HALIFAX – Single mother Harley Newell faces a harsh choice: either battle to remain in an apartment in need of repairs or pursue the faint hope of finding publicly subsidized housing in a small Nova Scotia town.
The 29-year-old single mother of four says she was informed last month renovations are planned in her building on the outskirts of Antigonish and told her rent will jump from $650 to over $1,400 for her three-bedroom flat.
Under recent protections announced by the province under the Emergency Management Act, Newell and her neighbours can refuse such an eviction – referred to as a “renoviction” – during the pandemic. The province has also capped annual rent hikes at two per cent.
But in small communities across the Maritimes, tenants’ advocates, landlord associations and renters say the temporary protections erected around COVID-19 don’t solve the chronic shortage of safe housing for the poor.
“I’ve been trying to find a place for years. Finding a place here in Antigonish is next to impossible, unless you’re a student looking for a one-bedroom,” Newell said in an interview last week.
Wait lists are ‘years and years’
It’s much the same dilemma for her next-door neighbour Sarah DeWolfe, a single mother of two children – one of whom has a disability. She says she’s been informed by the building owner that after his renovations, the monthly cost for her apartment would rise to $1000 monthly from $650.
The new rent would consume two thirds of her welfare payment, even with the province’s rental supplement program of almost $400 a month.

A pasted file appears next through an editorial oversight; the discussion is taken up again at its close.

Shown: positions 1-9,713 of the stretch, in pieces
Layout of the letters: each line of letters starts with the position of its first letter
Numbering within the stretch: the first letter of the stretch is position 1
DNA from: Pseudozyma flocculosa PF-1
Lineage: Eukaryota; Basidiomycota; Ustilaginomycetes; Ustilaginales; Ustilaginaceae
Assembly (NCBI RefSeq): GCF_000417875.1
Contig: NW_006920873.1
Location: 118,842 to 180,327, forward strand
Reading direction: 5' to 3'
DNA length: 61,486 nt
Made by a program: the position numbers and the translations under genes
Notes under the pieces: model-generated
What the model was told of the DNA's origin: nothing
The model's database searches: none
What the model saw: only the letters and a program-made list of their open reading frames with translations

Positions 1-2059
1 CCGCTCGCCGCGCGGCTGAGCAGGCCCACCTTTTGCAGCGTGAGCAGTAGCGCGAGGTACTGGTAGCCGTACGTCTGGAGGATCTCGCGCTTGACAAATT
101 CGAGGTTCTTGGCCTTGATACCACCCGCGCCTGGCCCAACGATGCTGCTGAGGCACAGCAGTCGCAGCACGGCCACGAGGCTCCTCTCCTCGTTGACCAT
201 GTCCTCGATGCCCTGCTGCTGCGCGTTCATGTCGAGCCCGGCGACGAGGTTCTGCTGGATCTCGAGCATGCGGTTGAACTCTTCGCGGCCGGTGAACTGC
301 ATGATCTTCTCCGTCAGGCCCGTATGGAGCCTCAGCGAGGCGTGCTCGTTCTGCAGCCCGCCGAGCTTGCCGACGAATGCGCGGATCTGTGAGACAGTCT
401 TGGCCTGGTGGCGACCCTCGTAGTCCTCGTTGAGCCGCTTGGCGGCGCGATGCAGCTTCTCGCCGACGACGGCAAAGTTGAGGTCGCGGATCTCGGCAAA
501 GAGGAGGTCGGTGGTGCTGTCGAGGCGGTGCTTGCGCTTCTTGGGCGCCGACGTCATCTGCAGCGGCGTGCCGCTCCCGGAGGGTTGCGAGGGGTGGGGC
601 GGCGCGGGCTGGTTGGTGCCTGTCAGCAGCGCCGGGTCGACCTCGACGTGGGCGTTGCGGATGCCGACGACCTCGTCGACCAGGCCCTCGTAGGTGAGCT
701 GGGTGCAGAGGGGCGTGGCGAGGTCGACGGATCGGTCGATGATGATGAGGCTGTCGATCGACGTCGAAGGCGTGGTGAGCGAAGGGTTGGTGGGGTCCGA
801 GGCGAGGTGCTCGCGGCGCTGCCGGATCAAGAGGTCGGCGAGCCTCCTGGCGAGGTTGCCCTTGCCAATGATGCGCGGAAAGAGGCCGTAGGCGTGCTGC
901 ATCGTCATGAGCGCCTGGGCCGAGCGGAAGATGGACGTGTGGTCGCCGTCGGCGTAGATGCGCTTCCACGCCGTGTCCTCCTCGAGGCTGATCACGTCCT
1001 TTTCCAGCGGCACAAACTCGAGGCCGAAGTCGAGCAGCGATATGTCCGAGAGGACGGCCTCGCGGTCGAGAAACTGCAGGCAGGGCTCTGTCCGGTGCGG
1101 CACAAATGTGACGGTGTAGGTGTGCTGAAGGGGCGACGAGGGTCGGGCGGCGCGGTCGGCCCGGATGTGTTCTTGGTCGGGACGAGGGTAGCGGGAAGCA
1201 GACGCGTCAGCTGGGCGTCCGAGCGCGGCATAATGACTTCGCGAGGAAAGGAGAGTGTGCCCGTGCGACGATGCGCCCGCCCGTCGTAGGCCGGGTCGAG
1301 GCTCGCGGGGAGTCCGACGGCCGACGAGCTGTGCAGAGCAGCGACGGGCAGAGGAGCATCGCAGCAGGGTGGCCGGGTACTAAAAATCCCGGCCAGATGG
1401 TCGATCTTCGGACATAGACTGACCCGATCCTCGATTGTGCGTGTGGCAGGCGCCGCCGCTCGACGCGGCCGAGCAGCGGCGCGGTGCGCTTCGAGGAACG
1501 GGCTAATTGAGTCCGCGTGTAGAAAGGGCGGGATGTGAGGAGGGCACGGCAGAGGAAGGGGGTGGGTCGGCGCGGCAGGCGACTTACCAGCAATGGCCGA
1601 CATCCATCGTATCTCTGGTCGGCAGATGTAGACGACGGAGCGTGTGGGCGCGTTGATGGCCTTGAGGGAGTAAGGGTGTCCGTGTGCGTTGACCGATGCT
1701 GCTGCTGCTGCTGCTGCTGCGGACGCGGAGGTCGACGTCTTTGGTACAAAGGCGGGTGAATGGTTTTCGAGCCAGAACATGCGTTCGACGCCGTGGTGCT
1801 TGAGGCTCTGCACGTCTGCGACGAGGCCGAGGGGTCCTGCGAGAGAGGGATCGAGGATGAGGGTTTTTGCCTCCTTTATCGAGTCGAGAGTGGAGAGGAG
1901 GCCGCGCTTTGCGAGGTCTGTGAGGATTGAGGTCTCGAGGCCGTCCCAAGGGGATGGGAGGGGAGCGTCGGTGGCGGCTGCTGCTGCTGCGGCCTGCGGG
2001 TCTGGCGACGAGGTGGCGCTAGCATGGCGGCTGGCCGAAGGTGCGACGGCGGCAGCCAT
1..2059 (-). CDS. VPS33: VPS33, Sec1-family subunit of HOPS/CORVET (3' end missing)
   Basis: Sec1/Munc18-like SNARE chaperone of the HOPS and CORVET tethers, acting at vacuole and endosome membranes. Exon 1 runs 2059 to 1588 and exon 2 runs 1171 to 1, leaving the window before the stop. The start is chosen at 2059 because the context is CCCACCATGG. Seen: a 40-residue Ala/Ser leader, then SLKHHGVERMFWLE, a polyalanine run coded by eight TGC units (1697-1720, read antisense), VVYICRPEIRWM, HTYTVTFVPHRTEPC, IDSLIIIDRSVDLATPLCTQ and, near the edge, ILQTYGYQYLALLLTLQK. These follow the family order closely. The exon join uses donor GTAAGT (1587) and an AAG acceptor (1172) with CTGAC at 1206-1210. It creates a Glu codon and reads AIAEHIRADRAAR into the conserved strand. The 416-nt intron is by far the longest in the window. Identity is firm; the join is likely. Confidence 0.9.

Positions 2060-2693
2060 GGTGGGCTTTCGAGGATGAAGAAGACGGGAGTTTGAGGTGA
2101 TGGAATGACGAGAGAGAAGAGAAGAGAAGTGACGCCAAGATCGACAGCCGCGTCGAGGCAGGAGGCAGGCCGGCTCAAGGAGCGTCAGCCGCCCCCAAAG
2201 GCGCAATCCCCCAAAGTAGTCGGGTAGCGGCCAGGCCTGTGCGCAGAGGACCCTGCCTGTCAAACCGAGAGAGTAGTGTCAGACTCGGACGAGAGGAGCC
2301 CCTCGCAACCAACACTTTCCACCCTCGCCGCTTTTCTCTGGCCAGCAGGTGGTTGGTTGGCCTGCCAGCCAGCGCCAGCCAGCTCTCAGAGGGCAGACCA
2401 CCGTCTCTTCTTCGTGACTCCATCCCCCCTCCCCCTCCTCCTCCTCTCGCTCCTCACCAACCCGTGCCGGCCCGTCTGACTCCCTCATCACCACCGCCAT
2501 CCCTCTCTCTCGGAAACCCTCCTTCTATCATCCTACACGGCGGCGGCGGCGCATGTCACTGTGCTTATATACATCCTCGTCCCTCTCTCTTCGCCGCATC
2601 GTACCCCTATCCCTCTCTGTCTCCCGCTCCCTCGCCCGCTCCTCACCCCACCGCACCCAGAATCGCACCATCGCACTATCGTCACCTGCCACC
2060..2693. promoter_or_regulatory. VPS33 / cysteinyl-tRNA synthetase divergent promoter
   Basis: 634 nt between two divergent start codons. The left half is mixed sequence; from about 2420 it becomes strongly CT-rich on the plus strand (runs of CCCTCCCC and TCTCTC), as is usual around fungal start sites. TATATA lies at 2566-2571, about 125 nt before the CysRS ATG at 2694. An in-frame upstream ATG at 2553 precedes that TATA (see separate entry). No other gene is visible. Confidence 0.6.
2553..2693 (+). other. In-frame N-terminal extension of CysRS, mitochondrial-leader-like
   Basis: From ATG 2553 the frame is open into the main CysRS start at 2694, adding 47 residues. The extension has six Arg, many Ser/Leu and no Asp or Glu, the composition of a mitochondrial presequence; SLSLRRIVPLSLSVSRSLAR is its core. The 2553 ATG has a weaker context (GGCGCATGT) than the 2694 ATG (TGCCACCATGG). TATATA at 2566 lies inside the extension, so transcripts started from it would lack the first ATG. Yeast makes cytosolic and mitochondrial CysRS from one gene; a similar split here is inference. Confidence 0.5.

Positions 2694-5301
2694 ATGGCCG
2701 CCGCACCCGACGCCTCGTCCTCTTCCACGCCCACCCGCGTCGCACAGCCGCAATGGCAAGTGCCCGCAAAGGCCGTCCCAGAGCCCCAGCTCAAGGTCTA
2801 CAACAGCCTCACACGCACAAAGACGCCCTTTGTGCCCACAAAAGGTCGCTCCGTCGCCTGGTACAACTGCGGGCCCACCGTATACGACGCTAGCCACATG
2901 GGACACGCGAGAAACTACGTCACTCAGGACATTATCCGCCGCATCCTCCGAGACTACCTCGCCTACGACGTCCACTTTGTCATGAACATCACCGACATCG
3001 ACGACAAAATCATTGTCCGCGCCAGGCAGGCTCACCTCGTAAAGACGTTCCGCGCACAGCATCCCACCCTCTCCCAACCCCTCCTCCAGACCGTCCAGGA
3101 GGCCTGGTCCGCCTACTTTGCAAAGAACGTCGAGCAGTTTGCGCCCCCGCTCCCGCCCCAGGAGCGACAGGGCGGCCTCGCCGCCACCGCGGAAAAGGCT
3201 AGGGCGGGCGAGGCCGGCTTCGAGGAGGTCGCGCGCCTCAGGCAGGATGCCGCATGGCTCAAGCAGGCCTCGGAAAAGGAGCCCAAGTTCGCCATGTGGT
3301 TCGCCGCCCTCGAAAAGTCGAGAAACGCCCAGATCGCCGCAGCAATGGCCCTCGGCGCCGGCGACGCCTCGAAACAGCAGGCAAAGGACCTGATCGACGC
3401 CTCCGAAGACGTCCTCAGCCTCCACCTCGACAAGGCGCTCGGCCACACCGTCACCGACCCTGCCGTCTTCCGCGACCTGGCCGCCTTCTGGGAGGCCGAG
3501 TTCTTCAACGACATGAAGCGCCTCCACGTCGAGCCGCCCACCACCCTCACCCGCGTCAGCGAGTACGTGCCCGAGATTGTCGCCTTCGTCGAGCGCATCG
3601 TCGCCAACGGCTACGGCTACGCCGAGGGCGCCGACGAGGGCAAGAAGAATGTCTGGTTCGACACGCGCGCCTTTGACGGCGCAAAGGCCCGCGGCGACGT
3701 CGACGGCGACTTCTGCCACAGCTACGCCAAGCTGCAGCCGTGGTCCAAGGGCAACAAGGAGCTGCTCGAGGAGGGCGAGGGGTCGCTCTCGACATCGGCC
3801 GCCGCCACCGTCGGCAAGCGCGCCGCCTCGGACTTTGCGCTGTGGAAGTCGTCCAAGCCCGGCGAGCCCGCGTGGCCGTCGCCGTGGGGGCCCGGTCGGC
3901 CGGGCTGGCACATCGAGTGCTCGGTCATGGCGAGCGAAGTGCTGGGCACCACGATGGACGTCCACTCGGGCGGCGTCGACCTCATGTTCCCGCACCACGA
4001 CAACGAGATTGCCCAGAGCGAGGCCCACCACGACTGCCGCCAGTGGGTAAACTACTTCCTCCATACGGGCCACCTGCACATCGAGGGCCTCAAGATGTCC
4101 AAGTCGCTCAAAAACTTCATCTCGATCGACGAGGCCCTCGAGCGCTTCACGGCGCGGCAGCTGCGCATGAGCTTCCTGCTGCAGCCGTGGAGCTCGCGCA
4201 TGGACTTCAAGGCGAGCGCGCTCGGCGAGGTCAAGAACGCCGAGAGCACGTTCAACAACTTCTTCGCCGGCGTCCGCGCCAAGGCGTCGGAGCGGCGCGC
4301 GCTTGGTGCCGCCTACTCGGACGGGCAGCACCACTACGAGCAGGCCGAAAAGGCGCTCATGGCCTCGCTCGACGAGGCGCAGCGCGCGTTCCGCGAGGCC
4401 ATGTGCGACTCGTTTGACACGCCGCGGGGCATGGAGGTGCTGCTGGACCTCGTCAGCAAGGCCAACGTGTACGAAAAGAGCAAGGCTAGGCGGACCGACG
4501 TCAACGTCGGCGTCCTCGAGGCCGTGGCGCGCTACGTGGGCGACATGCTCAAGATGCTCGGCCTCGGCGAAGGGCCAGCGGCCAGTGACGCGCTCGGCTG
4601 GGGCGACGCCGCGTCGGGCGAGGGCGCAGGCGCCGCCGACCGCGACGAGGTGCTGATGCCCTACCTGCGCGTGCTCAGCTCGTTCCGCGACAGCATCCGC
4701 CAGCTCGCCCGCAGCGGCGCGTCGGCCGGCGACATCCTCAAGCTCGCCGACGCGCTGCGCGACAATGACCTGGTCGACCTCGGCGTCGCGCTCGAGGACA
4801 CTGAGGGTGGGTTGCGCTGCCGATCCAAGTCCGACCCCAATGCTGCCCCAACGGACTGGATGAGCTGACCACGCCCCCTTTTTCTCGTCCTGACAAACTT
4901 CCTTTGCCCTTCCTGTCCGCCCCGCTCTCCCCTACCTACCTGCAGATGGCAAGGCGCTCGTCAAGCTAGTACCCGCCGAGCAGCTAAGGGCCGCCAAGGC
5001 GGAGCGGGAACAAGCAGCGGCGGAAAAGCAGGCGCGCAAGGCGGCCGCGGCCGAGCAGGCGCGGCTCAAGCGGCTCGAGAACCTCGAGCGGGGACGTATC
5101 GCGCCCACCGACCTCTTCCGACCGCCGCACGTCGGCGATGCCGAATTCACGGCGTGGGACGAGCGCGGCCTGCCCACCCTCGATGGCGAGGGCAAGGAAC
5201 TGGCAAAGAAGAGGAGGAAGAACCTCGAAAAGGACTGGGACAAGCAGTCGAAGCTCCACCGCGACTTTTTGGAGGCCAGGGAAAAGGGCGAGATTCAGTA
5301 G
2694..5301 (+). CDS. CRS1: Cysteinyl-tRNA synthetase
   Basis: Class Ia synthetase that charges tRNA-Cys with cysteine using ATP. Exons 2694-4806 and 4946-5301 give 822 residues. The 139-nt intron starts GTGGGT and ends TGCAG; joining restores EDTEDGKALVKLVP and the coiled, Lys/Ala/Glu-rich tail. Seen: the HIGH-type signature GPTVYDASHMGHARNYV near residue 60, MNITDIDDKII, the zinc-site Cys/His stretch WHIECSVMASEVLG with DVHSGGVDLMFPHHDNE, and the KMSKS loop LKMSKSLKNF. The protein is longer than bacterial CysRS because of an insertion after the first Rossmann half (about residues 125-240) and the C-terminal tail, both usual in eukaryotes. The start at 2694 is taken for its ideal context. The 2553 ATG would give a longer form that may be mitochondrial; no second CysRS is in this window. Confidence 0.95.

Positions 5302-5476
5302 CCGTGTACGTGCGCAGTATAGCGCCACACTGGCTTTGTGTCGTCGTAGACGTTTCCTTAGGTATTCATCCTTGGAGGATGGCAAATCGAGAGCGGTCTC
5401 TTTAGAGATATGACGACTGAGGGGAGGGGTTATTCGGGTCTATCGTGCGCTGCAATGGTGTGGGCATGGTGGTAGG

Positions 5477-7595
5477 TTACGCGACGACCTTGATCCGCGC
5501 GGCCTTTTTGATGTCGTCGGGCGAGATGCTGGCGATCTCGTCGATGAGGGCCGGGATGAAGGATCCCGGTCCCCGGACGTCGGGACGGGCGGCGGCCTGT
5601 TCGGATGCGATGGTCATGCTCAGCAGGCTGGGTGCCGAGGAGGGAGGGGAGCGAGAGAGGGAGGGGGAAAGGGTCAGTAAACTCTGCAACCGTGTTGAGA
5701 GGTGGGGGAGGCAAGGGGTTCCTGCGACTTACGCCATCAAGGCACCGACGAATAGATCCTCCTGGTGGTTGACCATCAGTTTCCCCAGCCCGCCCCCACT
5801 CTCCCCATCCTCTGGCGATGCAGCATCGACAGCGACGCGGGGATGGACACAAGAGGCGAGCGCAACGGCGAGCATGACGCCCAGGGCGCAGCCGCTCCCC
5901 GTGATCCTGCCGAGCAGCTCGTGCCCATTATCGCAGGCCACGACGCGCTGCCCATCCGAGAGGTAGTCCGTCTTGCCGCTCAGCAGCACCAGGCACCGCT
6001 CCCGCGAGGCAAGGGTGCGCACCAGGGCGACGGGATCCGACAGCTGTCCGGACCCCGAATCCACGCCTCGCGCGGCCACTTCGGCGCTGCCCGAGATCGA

The women say they turn up the heat due to air flowing in around window sills, step around a hole beneath a doorway, and cope with a blocked washing machine drain. However, they’re seeking help from tenancy advocates to remain in the building, as neither sees a viable alternative.
The landlord didn’t reply to repeated texts and calls requesting an interview.
Travis DeCoste, a housing support worker at A Roof Over Your Head Society in Antigonish, says in the university town – where students compete for housing – there are limited options for low-income families.
“My clients would be very happy to find new and safe affordable housing. But that’s very unrealistic for them in Antigonish, and the wait lists throughout the province are years and years,” he said in an interview.
As of September, the housing authority for the area says there were 33 family units and 174 seniors public housing apartments in the town of Antigonish. There were also about 130 subsidized units that have been created through rent supplements and community housing projects, which include co-operatives and non-profit housing.
However, there are 657 households on the waiting list for subsidized housing in Antigonish, Guysborough and Pictou counties, according to the Department of Municipal Affairs and Housing.
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DeCoste says while the rental subsidy programs with private landlords are assisting, the landlords have to agree to partner with local housing authorities.
“In theory it’s a great program, but if a private landlord isn’t willing to participate in the program we’re essentially dead in the water in regards to the rental subsidy,” he said.